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01.12.2004 General News

Remittances can play major role in reducing poverty - UK Envoy

By ISSUED BY THE GHANA HIGH COMMISSION

Mr. Kwabena Baah-Duodu, Ghana's Acting High Commissioner to the United Kingdom has said in London that remittances could play a major role in reducing poverty if they were well invested.

Towards this end, he emphasised that the development potentials of remittances should be secured by encouraging the act of remitting and reducing the cost of money transfers.

Speaking at the official launch of Remittance Study, for the Ghanaian community in the UK, Mr. Baah-Duodu said there was still a major gap in the money transfer process despite the fact that many policy recommendations had been made to drastically reduce the cost of remittance transactions and the use of formal financial systems or channels and to allow micro finance, credit unions and other intermediaries to engage in remittance services in order to increase access to both remitters and recipients.

The Remittance Study, being co-ordinated by Bruks Associates, a Management, Finance and Marketing Advisors based in Accra and funded by the USAID, is aimed at examining the development impact of private remittance flows into Ghana. The study is motivated by the prospect of increasing the developmental impact of remittances as an additional source of development funding for Ghana.

Another company, Citizens International based in the United States will conduct a similar study for the Ghanaian community in Washington DC, Atlanta, Chicago and Toronto in Canada.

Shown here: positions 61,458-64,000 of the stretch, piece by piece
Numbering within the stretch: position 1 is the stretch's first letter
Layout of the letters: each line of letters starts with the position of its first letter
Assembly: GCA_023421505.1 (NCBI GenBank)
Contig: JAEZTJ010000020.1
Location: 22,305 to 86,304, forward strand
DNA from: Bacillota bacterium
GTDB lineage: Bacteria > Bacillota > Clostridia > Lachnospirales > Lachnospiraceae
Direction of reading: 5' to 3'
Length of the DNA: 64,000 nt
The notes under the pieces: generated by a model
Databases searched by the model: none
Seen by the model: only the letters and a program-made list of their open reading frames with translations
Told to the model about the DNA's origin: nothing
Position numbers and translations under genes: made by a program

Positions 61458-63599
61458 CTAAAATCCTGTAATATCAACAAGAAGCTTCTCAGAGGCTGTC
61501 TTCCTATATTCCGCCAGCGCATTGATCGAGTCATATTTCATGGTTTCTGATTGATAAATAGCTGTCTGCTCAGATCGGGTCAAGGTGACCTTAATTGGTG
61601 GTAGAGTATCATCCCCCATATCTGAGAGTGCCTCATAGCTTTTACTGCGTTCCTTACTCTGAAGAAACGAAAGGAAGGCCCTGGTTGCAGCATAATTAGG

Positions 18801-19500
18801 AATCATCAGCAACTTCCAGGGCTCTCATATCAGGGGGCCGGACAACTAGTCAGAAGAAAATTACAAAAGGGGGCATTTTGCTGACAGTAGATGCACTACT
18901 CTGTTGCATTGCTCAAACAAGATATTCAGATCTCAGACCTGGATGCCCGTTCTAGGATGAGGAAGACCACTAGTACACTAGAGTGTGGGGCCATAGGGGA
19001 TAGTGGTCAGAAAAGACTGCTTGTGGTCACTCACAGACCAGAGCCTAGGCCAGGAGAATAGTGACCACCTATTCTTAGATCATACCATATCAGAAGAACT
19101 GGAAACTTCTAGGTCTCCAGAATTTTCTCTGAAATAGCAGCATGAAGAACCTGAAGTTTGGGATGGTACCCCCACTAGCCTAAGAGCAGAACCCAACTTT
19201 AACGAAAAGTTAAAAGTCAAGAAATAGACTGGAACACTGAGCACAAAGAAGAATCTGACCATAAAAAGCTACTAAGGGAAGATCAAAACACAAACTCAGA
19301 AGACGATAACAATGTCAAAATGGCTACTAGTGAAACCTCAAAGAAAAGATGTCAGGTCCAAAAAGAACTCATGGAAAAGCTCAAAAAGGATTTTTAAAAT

Those present at the launch included Mr. Alex Kwasi Bruks, Managing Partner of Bruks Associates, Mr. Ray Sowah, Retail Manager of the Ghana International Bank, representatives of money remittance companies, representatives of Ghanaian associations in the UK and Ghanaians working in financial institutions and banks as well as opinion leaders within the London Metropolis.

Mr. Kwabena Baah-Duodu said the upsurge of remittances since 2000 from $650m to $1.4b in 2003 with an anticipated rise to $2.2b by the end of this year, among other things, showed the confidence Ghanaians had in various economic policies being pursued by the Government of Ghana, which had led to macro economic stability and accumulation of foreign resources which could cover goods for three and half months.

In his presentation, Mr. Bruks urged the companies to consider introducing new products in addition to the regular money transfers for Ghanaians in the diaspora. He was of the view that the introduction of new products coupled with healthy competition were some of the ways of increasing remittance flows.

He expressed concern about the operations of the money transfer businesses in the informal sector which, he said, were undercutting the market and preventing governments from having access to these remittances.

Mr. Bruks appealed to Ghanaian community associations, identifiable groups and individuals who would be served questionnaires on the survey to ensure prompt return of the forms to ensure submission of a comprehensive report on ways of increasing the country's remittances.

The event provided the opportunity for participants to air their views on the transactions. Issues highlighted included the need to reduce transaction costs, increase in the number avenues where these facilities could be accessed, thorough review of regulations governing money transfers, government assistance to encourage small remittance companies to grow, incentive to Ghanaians in the diaspora to open foreign bank accounts at a lower threshold and payment of good interest on foreign account savings.

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